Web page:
Composto, Russell J

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Now showing 1 - 10 of 16
  • Publication
    Dextran grafted silicon substrates : preparation, characterization and biomedical applications
    (2003-04-21) Eckmann, David M; Ombelli, Michela; Composto, Russell J
    Biodevices used in the cardiovascular system suffer from well-known problems associated with surface-induced gas embolism and thrombosis. In order to improve the biocompatibility of these devices, biomimetic coatings show good promise. We recently synthesized a coating layer of dextran, a relatively simple and well characterized neutral polysaccharide, with the purpose of mimicking the cells' glycocalyx layer, that prevents non-specific cells-protein interactions. Systematic physical chemical characterization was performed on coatings obtained both from commonly used polydisperse dextrans and low-dispersity dextrans in the 1-100 kDalton molecular weight range. We have combined standard surface analysis techniques, such as ellipsometry, contact angle measurements and AFM, with less traditional vibrational spectroscopy techniques in the characterization of our biomimetic coatings. FTIR, micro-FTIR and micro-Raman spectroscopies were utilized to correlate the conformational and molecular aspects of the grafted poly- and monodisperse dextran chains to their attractive biological properties.
  • Publication
    Breakdown of Dynamic Scaling in Thin Film Binary Liquids Undergoing Phase Separation
    (2004-05-06) Chung, Hyun-joong; Composto, Russell J
    The kinetics of phase separation in thin polymer blend films displaying discrete and bicontinuous domain morphologies are examined. For discrete domains, the correlation length ξ grows as t1/3, in agreement with a coalescence model. By plotting ξ/d vs t/ti (initiation time), universal growth behavior is obtained for thickness values (d) from 1000 to 190 nm. In contrast, bicontinuous domains grow with a decreasing exponent, 0.62 to 0.28, as d decreases from 900 to 90 nm (i.e., no universal growth). This slowing down with reduced dimensionality suggests suppression of lateral hydrodynamic pumping.
  • Publication
    Self-Assembled Charged Hydrogels Control the Alignment of Filamentous Actin
    (2009-01-01) Park, Jung Hyun Hyun; Goldman, Yale E.; Composto, Russell J; Sun, Yujie
    We demonstrate a novel route to control attachment of filamentous actin (F-actin) on hydrogel films. By incorporating an amine-terminated silane, the hydrogel surface charge and surface topography are varied. With increasing silane content, F-actin reorients from perpendicular to parallel to the hydrogel surface, ceases to wobble, and forms mainly elongated or cyclic structures. F-Actin coverage reaches a maximum at 2.5 vol% silane and declines at higher silane content. This biphasic behavior is explained by the simultaneous increase in surface charge and the self-assembly of a micron scale pattern of positively charged islands. Our approach provides guidelines for constructing nanoscale tracks to guide motor proteins underlying nano-engineered devices such as molecular shuttles.
  • Publication
    Adhesion of MC3T3-E1 cells to RGD peptides of different flanking residues: Detachment strength and correlation with long-term cellular function
    (2007-04-01) Lee, Mark H; Adams, Christopher S; Shapiro, Irving M; Boettiger, David; Composto, Russell J; DeGrado, William F; Ducheyne, Paul
    We synthesized a series of RGD peptides and immobilized them to an amine-functional self-assembled monolayer using a modified maleimide-based conjugate technique that minimizes nonspecific interactions. Using a spinning disc apparatus, a trend in the detachment strength (τ50) of RGD peptides of different flanking residues was found: RGDSPK ≻ RGDSVVYGLR ≈ RGDS ≻ RGES. Using blocking monoclonal antibodies, cellular adhesion to the peptides was shown to be primarily α√-integrin-mediated. In contrast, the τ50 value of the cells on fibronectin (Fn)-coated substrates of similar surface density was 6-7 times higher and involved both α5β1 and ανβ3 integrins. Cellular spreading was enhanced on RGD peptides after 1 h when compared to RGE and unmodified substrates. However, no significant differences were observed between the different RGD peptides. Long-term function of MC3T3-E1 cells was also evaluated by measuring alkaline phosphatase (ALP) activity and mineral deposition. Among the four peptides, RGDSPK exhibited the highest level of ALP activity after 11 days and mineralization after 15 days and reached comparable levels as Fn substrates after 15 and 24 days, respectively. These findings collectively illustrate both the advantages and limitations of enhancing cellular adhesion and function by the design of RGD peptides.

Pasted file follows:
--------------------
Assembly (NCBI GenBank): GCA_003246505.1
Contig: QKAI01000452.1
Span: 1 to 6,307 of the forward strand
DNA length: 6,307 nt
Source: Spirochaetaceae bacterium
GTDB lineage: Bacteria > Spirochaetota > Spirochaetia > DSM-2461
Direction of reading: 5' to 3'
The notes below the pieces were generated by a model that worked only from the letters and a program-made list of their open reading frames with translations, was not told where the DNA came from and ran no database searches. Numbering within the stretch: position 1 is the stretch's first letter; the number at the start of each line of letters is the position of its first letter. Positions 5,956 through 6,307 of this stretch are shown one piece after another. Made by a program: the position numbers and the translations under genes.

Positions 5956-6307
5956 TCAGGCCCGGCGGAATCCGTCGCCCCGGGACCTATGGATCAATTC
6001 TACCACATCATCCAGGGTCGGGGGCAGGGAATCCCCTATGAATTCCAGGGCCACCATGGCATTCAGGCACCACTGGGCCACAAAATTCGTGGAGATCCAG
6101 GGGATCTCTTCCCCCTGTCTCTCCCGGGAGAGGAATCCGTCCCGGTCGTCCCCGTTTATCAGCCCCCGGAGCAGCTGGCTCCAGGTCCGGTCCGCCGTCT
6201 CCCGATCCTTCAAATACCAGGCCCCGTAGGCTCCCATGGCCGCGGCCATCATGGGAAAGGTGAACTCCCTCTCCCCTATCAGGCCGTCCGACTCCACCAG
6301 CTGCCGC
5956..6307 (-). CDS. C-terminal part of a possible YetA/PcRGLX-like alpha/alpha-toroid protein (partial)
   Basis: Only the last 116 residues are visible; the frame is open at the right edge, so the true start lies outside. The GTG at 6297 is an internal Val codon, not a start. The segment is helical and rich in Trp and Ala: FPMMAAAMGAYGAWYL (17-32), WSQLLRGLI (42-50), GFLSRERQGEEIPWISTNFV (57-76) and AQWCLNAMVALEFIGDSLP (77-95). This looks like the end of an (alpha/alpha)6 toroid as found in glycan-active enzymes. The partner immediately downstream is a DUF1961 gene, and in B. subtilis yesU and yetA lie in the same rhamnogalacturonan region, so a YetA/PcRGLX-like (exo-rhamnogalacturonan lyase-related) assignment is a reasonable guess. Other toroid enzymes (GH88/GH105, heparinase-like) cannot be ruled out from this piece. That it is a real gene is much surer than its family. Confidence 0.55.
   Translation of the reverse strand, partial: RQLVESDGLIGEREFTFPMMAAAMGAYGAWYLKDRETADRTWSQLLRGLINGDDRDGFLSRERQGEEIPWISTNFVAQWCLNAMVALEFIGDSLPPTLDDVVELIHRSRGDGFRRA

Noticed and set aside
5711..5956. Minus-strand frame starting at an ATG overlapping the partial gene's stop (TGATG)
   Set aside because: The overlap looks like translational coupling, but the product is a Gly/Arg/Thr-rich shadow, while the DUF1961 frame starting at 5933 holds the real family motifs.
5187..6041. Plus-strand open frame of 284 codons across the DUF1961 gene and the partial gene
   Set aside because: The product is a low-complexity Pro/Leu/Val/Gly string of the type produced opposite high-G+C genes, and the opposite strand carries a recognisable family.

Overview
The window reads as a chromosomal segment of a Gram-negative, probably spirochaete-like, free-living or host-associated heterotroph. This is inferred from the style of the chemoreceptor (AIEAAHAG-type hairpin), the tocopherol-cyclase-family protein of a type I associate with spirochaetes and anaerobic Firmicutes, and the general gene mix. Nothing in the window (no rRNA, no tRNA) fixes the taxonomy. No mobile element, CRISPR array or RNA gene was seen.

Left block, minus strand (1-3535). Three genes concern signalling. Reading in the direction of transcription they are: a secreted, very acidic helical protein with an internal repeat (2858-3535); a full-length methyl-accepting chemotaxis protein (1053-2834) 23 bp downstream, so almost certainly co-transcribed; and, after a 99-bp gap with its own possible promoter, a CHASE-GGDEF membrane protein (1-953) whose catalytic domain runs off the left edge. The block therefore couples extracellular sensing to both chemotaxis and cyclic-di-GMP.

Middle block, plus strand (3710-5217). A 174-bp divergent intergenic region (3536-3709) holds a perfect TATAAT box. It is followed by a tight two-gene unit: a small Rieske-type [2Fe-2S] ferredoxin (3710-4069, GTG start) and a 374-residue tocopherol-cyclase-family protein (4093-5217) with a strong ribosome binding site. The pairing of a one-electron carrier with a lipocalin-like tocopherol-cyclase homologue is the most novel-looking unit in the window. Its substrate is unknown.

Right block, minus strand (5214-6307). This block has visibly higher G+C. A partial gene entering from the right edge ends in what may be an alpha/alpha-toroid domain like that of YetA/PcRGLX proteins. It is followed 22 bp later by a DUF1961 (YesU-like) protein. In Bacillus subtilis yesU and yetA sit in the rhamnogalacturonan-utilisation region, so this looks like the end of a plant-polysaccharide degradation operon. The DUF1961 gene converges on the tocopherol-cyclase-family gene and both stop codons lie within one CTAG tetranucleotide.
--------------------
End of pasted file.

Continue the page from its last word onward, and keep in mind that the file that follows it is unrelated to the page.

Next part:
• Publication
    Effect of Nano-to Micro-Scale Surface Topography on the Orientation of Endothelial Cells
    (2004-11-29) Uttayarat, P.; Lelkes, Peter I.; Composto, Russell J
    The effect of grating textures on the alignment of cell shape and intracellular actin cytoskeleton has been investigated in bovine aortic endothelial cells (BAECs) cultured on a model cross-linked poly(dimethylsiloxane) (PDMS). Grating-textured PDMS substrates, having a variation in channel depths of 200 nm, 500 nm, 1 µm and 5 µm, were coated with fibronectin (Fn) to promote endothelial cell adhesion and cell orientation. As cells adhered to the Fn-coated surface, the underlying grating texture has shown to direct the alignment of cell shape, F-actin and focal contacts parallel to the channels. Cell alignment was observed to increase with increasing channel depths, reaching the maximum orientation where most cells aligned parallel to channels on 1-µm textured surface. Immunofluorescence studies showed that F-actin stress fibers and vinculin at focal contacts also aligned parallel to the channels. Cell proliferation was found to be independent of grating textures and the alignment of cell shape was maintained at confluence.
  • Publication
    Early-stage compositional segregation in polymer-blend films
    (2003-06-23) Wang, H.; Douglas, Jack F; Satija, S. K.; Composto, Russell J; Han, C. C.
    The existence of a transient period during the surface enrichment of a binary polymer blend by one of its components has been suggested by previous theoretical and experimental studies as well as computer simulations. Taking advantage of the high depth resolution of neutron reflectivity and the slow dynamics of polymers near their glass transition, we investigate this early-stage surface compositional enrichment in a phase separating polymer blend for the first time. Two stages of surface enrichment layer growth are observed. A rapid local surface enrichment at the chain segmental level occurs first, followed by a slower growth of a diffuse layer having a scale on the order of the bulk correlation length and the radius of gyration of the surface enriching polymer chains.